This is music to my ears,but making it work well puts me in a bit of a spin,which is why I’ve got to stay connected to hear and learn from other’s. I have tried a number of times to stand aside and let the students instigate their own learning and while some students have ran with the idea many have been left floundering and not really knowing what to do. It’s those ones that I need to support well.
Interestingly the front page of the NZ Herald on Friday ran an article calledThe secret of our highest performing low decile schools and Principal Anne Miles ofMcAuley High School,was quoted as saying ‘the board focused on making the school a safe place to be. Key to this was community engagement –school leaders and student ambassadors’.
Fundamental to the success of any school is that everyone staff and students alike feel safe,supported and encouraged to be who they are. Our differences can be our greatest strengths or weaknesses,it all depends on what you are focusing on.
This is a fabulous video of a presentation by Dan Pink which I came across. Pink defines what really motivates us,autonomy,mastery,purpose,challenges and making a contribution. Now we just have to bring these ideals into the classroom.
A review of the Chandra,Darrell &Fisher (2009) paper
In this study Science students from a secondary school in Australia were introduced to a blended learning environment known as Getsmart,a teacher-designed interactive website. Students’ evaluations were observed over a 10 week period. The ‘electronic cognitive apprenticeship teaching model’ IDEM Collins et al. 1989 (cited in Chandra,v.,Fisher,D.L.,2009) was the basis for developing the website. Positive feedback from the study showed students liked being able to work at their own pace,they also enjoyed the interactivity of the web-based environment. Students could email their teachers or use the ‘chat’ feature to communicate online although many students preferred to liaise with their teacher’s on a ‘face to face’. This research project provided evidence in support of a blended learning environment from the students prospective
Implications for Practice:
Visual appeal,ease of access and clear instructions are essential elements to consider when developing an online learning environment. In addition,for the course to be successful,the content needs to be scaffolded and sequenced in such a way that it maintains students’ interest whilst at the same allowing the student to work at their own pace. Course content should be well organised and easy to follow while a consistent design that uses colour coded categories,tags and hyper links can help students navigate the online environment. Embedding external websites into the blended learning platform,helps to keep students focused and on task by placing their learning in context.
Vinesh Chandra Æ Darrell L. FisherStudents’ perceptions of a blended web-based learning environmentSpringer Science+Business Media B.V. 2009 Published online:10 January 2009Learning Environ Res (2009) 12:31–44,DOI 10.1007/s10984-008-9051-6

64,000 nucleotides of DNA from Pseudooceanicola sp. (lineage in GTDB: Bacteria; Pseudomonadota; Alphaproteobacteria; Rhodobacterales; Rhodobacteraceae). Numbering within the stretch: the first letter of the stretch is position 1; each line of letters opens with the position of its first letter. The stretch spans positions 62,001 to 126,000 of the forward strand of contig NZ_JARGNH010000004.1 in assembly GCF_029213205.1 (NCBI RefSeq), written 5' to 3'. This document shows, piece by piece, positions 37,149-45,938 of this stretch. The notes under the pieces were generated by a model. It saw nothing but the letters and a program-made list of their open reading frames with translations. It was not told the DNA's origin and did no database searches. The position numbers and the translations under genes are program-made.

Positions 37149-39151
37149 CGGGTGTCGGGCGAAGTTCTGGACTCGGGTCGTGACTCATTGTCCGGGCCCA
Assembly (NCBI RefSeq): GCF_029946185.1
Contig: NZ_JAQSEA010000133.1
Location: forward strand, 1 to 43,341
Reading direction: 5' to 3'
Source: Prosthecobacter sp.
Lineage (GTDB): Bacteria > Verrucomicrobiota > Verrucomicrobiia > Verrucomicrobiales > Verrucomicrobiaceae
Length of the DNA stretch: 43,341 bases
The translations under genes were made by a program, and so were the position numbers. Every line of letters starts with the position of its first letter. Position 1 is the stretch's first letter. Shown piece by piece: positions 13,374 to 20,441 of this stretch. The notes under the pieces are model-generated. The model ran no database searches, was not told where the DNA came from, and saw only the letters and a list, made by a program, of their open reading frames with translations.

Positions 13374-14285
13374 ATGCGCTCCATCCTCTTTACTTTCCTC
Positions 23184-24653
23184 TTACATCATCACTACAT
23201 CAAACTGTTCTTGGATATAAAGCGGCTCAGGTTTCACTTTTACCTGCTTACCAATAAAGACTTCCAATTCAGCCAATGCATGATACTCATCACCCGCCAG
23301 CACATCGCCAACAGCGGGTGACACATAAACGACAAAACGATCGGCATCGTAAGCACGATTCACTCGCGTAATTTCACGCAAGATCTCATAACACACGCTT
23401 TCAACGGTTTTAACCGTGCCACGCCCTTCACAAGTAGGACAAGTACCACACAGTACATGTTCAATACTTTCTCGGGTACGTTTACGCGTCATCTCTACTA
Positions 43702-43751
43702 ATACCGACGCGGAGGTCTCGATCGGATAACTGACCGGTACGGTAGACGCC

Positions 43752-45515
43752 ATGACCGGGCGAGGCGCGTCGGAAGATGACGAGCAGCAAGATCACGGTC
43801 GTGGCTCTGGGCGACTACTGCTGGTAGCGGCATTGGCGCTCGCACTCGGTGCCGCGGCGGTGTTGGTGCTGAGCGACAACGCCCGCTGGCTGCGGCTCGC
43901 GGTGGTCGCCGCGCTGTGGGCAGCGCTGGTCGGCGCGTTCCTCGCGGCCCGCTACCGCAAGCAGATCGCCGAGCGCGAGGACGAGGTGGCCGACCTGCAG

A review of the Mikko,Teemu,Jari,Sari,Anu &Sirpa (2010) paper
This study examines the use of Qaiku (similar to Twitter) and Wikispaces as social media constructs to explore the potential of mobile learning thus eliminating the need for a computer lab. Participants of the study were undergraduate university students in a Teaching Programme. The evidence is interpreted from a socio-constructivist and a socio-cultural viewpoint which highlights ‘conversational interaction’ where learners can become fully immersed in participation and collaboration. In this way learning can be placed in context,flexible and available 24/7,additionally students can learn from one another and develop their own resources. Two cases of blended learning form the foci for the study;the first examines students’ use of the micro blogging platform Qaiku to create shared lecture notes. The second involves students creating a collaborative book through Wikispaces. Students’ feedbacks regarding the use of ICT in both observations were positive. The learning encouraged collaborative participation and reflective thinking resulting in deeper understanding.
Implications for Practice:
Utilising mobile technologies,whether it is mobile phones or wireless networks,poses a set of challenges for the design of lessons for teachers but the efforts develop another dimension to collaborative learning. An orientation overview of the tool to be used helps remove any technical barriers to learning. Similarly by dividing the class into small groups’ students can learn from one another. One of the barriers to the micro blogging style of note taking was the difficulty around linking Qaiku notes with the appropriate PowerPoint slides. A solution to this could simply be adding a numbering system with a #hashtag to each slide or using Slideshare where comments to the slide can be made privately. Creating a book in Wikispaces gives students the opportunity to develop their own resource collaboratively.